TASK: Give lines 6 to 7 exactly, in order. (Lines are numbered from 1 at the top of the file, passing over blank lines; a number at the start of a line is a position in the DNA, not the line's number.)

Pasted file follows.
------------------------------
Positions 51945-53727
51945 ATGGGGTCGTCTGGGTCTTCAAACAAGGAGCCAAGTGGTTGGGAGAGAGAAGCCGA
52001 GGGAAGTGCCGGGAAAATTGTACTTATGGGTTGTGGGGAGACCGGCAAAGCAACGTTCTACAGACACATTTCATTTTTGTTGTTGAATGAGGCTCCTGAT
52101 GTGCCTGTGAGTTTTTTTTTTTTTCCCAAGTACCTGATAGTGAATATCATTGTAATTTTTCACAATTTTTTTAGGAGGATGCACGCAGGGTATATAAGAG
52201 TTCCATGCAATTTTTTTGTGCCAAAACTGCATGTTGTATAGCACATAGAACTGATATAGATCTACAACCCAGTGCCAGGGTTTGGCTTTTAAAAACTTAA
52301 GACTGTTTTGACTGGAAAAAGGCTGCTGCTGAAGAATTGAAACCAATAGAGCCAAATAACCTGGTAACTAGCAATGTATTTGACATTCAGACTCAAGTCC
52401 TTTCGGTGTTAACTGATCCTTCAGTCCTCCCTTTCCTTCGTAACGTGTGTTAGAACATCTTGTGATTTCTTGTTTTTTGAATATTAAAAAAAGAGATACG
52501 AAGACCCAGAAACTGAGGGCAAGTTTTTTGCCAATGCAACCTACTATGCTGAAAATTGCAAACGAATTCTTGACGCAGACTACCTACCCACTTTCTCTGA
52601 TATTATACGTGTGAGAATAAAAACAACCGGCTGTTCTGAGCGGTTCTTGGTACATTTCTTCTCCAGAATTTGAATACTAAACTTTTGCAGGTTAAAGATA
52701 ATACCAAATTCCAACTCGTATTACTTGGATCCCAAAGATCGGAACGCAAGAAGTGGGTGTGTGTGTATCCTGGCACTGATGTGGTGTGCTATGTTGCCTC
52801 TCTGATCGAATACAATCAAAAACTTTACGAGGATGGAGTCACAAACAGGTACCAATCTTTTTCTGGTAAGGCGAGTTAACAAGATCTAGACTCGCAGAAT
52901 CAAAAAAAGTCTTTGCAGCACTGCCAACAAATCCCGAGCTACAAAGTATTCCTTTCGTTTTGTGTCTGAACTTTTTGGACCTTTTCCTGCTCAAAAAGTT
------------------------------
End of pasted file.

52301 GACTGTTTTGACTGGAAAAAGGCTGCTGCTGAAGAATTGAAACCAATAGAGCCAAATAACCTGGTAACTAGCAATGTATTTGACATTCAGACTCAAGTCC
52401 TTTCGGTGTTAACTGATCCTTCAGTCCTCCCTTTCCTTCGTAACGTGTGTTAGAACATCTTGTGATTTCTTGTTTTTTGAATATTAAAAAAAGAGATACG